And suddenly the whole Pandora’s box of race, with all the unconscious, unintended, even unrecognized withholdings of respect, status, privilege, even rights we never thought about, much less understood at the time, embedded as they were in custom and usage, would open up to silence us completely.
Never judge a book by its cover…..
The cover art of What You’ve Been Missing is a painting by Roger Brown called It’s a Wonderful Lie and is as telling as the short story collection written by Janet Desaulniers. A rectangular piece of art divided into eight sections, It’s a Wonderful Lie depicts life as we live and the impending disaster ahead: we come together and marry; we divorce and part; we enjoy a drive in a convertible and unexpectedly get hit by a truck; we run our businesses and we go to jail; and finally, we exercise and strengthen our bodies only to succumb to death. Read more
..honey, this is life. You learn to live with guilt. You do the best you can. Believe me, you don’t get away with anything in this life. You’re going to pay the price, so you make sure you get your money’s worth.
Friendly Fire, a collection of 11 short stories written by Kathryn Chetkovich was awarded the John Simmons Short Fiction Award from the University of Iowa. Although 16 years have passed since the book was published, this treasury of short stories is as relevant today as when they were first read in 1998. Forthright but with a subtle message and often open-ended, these stories don’t have twists or imply completion primarily because the stories deal with tough issues: envy, irony, dishonesty, loyalty, teenage angst, aging, friendship, marriage, love, lust, and responsibility – highly charged emotions that inspire loose ends and don’t take well to predictability. Read more
Safe As Houses is a collection of short stories written by Marie-Helene Bertino and winner of The Iowa Short Fiction Award (2012). The title of the book – Safe As Houses – signifies what most of us believe a home should be: a haven from the outside world where families celebrate holidays and display refrigerator art and framed photographs, but Bertino shows the reader that home can also be a house that is wiped away in an instant, a place we flee from, or a prison in which we lock the world out. Despite the general belief that people are safe in their homes, the truth can be entirely different because what makes a house a home is its inhabitants, not the brick and mortar – and people can be dangerous. Read more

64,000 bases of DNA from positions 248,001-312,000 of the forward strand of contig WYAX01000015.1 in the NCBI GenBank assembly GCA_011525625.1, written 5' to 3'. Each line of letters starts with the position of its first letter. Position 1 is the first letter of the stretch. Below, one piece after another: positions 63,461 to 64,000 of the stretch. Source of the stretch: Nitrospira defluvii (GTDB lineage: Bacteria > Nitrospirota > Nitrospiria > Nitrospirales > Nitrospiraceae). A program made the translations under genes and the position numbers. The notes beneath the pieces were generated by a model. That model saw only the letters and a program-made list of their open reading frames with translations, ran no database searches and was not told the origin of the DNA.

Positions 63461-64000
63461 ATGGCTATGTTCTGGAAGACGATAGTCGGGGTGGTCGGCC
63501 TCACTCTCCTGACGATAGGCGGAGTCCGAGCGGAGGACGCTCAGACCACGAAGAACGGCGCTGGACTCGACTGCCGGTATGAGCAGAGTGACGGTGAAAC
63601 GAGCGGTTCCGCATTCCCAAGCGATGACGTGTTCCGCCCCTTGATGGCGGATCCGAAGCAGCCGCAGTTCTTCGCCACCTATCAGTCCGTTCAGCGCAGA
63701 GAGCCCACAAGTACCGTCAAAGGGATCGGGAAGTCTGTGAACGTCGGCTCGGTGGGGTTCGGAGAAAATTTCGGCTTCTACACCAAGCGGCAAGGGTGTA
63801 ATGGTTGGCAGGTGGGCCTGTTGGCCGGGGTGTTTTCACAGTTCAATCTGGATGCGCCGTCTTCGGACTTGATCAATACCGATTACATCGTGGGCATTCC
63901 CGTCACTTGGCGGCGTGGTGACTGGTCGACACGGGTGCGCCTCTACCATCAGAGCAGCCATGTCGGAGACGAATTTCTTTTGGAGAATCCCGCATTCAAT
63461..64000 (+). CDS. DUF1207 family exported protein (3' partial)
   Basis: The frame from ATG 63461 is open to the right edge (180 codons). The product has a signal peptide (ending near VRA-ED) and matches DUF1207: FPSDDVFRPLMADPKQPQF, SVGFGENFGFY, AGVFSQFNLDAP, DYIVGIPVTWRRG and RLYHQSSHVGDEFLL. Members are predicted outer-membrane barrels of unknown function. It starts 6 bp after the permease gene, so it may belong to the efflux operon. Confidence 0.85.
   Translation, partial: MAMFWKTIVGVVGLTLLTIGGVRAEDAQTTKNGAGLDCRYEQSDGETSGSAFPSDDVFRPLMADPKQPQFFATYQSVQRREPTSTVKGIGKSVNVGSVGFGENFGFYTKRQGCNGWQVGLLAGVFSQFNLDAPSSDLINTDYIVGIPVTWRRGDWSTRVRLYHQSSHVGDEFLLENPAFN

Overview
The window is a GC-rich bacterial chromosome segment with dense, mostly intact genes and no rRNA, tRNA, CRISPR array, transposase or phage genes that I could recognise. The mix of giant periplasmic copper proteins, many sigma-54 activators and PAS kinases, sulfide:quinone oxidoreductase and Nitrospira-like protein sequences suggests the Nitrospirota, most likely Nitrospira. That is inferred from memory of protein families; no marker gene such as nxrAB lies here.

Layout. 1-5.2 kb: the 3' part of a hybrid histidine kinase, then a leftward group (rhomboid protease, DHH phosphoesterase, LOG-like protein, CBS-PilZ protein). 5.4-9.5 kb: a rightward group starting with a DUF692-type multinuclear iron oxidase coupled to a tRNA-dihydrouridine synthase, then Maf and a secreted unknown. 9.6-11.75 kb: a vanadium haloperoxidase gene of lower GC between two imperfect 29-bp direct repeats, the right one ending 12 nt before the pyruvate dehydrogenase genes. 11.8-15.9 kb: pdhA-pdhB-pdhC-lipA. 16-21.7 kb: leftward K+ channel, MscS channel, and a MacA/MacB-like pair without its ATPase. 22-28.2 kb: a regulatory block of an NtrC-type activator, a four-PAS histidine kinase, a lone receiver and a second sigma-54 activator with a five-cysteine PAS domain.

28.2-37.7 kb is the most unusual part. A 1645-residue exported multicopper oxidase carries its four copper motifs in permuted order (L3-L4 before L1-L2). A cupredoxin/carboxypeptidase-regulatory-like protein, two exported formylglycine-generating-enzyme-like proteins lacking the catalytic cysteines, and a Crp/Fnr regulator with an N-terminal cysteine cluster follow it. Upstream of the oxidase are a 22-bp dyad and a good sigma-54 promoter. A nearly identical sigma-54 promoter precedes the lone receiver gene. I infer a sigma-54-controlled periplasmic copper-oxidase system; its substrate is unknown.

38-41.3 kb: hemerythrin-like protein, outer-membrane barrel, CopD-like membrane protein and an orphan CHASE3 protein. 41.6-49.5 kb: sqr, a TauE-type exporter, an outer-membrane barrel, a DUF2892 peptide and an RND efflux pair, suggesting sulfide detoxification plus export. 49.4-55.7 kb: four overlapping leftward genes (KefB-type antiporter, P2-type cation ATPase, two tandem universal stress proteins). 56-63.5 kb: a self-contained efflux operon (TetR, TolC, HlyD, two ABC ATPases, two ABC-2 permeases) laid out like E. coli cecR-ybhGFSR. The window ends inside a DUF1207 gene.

Everybody needs somebody. Just one other person who is as faithful to them as they are to themselves.
Winner of the Iowa Short Fiction Award (the John Simons Short Fiction Award) in 2013, If I’d Known You Were Coming is a collection of 12 short stories written by Kate Milliken. Although each story stands alone, many of the colorful characters reappear in several of the narratives which makes parts of the book appear to be a novella. The common theme that runs through all the stories is the dysfunctional characters – people who abandon or neglect their children, chase addictions, skirt responsibility, or succumb to their fears or desires – whose flaws impose great harm upon others.
In these times, strange times that they are, seeing someone do something that’s not patently selfish and fucked-up is like a breath of fresh air, good clean fresh air, not that any one of us would know good clean fresh air if a vial of it swooped down and bit us on the ass!
George Saunders has a way with words that makes his short stories both horrific and hilarious. A writer with a message, Saunders writes of modern-day culture – corporate greed, authority, inequality, socio-economic class, narcissism, hate, racism, helicopter parenting, plastic surgery, obesity, physical perfection – and magnifies them a thousand times to make a point: we live in one messed-up world. Read more
I wonder if our current cultural susceptibility to the charms of materialism – our increasing willingness to see psychology as chemical, identity as genetic, and behavior as the product of bygone exigencies of human evolution – isn’t intimately related to the postmodern resurgence of the oral and the eclipse of the written: our incessant telephoning, our ephemeral e-mailing, our steadfast devotion to the flickering tube. Read more
You and all the inheritors of wealth who think life is a matter of perfected sentiment. You are wrong.
Adam Haslett’s first published book, You Are Not A Stranger Here was a both a finalist for the National Book Award in 2002 and the Pulitzer Prize in 2003. – a notable achievement that few writers attain. A collection of nine short stories, You Are Not A Stranger Here was written by a master storyteller who skillfully weaves psychosis, devotion, death, clairvoyance, neglect, suicide, abandonment, and homosexuality into the lives of his characters. Cleverly written, many of the stories contain a train wreck the reader rarely sees coming which is the beauty of Haslett’s writing – the element of surprise. Read more